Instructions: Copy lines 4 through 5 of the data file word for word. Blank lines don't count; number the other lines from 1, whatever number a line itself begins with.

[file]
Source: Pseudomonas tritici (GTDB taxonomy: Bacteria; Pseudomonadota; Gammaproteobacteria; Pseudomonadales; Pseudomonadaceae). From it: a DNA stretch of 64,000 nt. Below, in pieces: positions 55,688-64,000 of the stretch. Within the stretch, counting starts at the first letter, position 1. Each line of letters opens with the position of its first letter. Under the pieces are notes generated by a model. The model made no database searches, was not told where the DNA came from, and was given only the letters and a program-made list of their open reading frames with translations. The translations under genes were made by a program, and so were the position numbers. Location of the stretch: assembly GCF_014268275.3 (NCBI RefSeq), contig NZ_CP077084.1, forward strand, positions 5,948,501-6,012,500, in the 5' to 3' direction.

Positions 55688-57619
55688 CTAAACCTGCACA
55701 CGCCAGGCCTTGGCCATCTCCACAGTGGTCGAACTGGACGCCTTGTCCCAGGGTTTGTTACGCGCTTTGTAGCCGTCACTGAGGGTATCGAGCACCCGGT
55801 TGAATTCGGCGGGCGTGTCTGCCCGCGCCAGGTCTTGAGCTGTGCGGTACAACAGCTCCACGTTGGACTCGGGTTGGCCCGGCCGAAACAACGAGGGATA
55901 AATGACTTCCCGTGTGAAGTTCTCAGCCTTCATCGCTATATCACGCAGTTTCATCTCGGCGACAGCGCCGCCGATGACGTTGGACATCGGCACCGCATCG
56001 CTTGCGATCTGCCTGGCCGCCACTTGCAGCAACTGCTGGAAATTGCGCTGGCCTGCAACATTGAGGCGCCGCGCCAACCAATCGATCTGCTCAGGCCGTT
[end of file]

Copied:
55701 CGCCAGGCCTTGGCCATCTCCACAGTGGTCGAACTGGACGCCTTGTCCCAGGGTTTGTTACGCGCTTTGTAGCCGTCACTGAGGGTATCGAGCACCCGGT
55801 TGAATTCGGCGGGCGTGTCTGCCCGCGCCAGGTCTTGAGCTGTGCGGTACAACAGCTCCACGTTGGACTCGGGTTGGCCCGGCCGAAACAACGAGGGATA